Sarah Rosso writes: Sea. What kind of emotions does the sea or ocean make you feel? Do you remember the first time you went in the water? Had a wave crash on you? Felt the sand burn your feet? Do you feel more peaceful around water? Do you hate the beach? What’s the most interesting thing about the sea for you?
In a new post specifically for this challenge, share a photo which means SEA to you!
I used to love the sea, making frequent trips to Virginia Beach or the Outer Banks as a teenager, slathering myself in baby oil, lying in the hot sun and listening to Seals & Crofts’ “Summer Days” on a boom box. I’d enjoy the salty smell of the sea and the lapping of the waves on the shore while getting lost in a good book, or I’d fall asleep in the hot sun, covered in a thin and sticky coat of sand. Whenever I got hot or bored, I’d wade through the surf and go for a swim, floating on the waves and letting the motion carry my body, which felt light and buoyant.
These days, I don’t enjoy the sea in the same way that I used to. I don’t really like to swim in it anymore, and neither do I enjoy lying in unrelenting sunlight with a sprinkle of sand sticking to my body as I were some Velcro strip. I prefer to either walk along the edge of the sea in the cool off-season, or I enjoy watching its shimmering and dancing surface from a high-up vantage point.
Here’s the way I best enjoy the sea these days. From Oia, Santorini, Greece in September 2012.
Sheri Bigelow of WordPress writes: Summer memories make everything feel magical to me — carefree and untroubled.
Even on the trips where everything went wrong, I look back and smile at the narrow escapes, or the long walks on a beach while I sorted out and righted the world.
Whether a good memory was made in years past, yesterday, or only moments ago, I love letting the nostalgia wrap me up — like a borrowed sweater on a cold summer night. Even more, I love making new memories: a carefree summer at the lake, a stroll through the park, dancing in the rain… then all I need to do is remember, and the same carefree feeling washes over me.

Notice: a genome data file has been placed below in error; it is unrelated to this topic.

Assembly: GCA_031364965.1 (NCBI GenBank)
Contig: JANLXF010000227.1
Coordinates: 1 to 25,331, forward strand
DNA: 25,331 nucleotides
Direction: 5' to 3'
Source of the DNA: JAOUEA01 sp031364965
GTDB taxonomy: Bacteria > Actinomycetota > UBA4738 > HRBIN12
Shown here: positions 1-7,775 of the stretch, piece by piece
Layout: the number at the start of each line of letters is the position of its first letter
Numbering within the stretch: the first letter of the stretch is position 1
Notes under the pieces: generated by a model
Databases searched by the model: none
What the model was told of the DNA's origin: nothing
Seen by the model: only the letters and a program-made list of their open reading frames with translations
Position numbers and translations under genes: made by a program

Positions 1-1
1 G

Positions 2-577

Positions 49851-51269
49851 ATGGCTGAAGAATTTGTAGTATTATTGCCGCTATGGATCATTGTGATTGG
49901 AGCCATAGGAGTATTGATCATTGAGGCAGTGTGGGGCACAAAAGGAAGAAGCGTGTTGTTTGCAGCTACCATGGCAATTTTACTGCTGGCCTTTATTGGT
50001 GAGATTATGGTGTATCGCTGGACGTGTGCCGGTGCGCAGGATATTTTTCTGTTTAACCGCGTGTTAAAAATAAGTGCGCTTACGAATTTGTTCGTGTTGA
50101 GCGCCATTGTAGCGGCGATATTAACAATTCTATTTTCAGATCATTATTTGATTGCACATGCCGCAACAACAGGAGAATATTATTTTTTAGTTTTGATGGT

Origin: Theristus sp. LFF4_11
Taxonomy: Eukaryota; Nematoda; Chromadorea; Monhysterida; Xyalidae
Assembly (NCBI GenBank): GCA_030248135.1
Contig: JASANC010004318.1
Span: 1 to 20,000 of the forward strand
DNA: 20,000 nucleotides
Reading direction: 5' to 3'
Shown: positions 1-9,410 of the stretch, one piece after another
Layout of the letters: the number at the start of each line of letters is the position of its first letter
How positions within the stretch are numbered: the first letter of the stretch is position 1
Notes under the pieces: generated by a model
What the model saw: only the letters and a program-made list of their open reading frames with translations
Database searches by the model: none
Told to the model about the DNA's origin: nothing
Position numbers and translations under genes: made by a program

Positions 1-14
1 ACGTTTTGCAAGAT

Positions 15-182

This young lady in Cascais, Portugal, looks pretty carefree.
Cheri Lucas of WordPress writes: This week, photographer Jeff Sinon talked about his process of finding the best shot. Before taking a picture, he studies his scene — looking at a shot horizontally (as a landscape) and vertically (as a portrait). With this honed, critical eye, he decides what orientation works best for his photograph.
For this challenge, capture two images — a horizontal and a vertical version — of the same scene or subject. There are no concrete “rules” here, but a) it should be evident that both shots are of the same place/location or person/thing, and b) your photographs should ideally have been taken during the same shoot.
Here are mine from Europe, from the beautiful town of Sintra in Portugal, one of my favorite places so far in the world! The first set is the Chapel at Quinta da Regaleira.
Click on any of the photos for a larger view and mini-slideshow.
Chapel at Quinta da Regaleira
Chapel at Quinta da Regaleira in Sintra
Here are two shots inside the Main House at Quinta da Regaleira. This is from the Hunting Room, where the theme of the “cycle of life” is evident throughout the room.
the Hunting Room
door in the Hunting Room in the Main House of Quinta da Regaleira
Finally, also in Sintra, is the Palace of Monserrate.
Writes Cheri Lucas: Masterpiece. No matter where you are (and where you’ve been), I’m certain you’ve stumbled upon something extraordinary: a place that blows your mind; a work of art or object that speaks to you; or even a location or scene that’s special, unusual, or even magical in some way.
One thing you can never really “stumble upon” is a ceiling. Often, you can miss the wonders of ceilings simply by forgetting to look up. During my travels this summer, I saw some beautiful ceilings in cathedrals and palaces, but in order to see them I had to remember to look up. 🙂
Ceilings are often artistic masterpieces that can be vastly under-appreciated or ignored completely. A viewer can’t even study ceilings for very long without getting a crick in the neck. And think of what the artist had to endure to create them. I can only imagine how uncomfortable it would be to design and create a beautiful ceiling by holding one’s arms overhead and one’s face looking up for extended periods of time. Unless an artist can lie on a platform on his back, I can’t imagine it could be very easy work.
Here are some masterpiece ceilings I found throughout Spain and Portugal this summer.
And this, my friends, is only a tiny glimpse of heaven. 🙂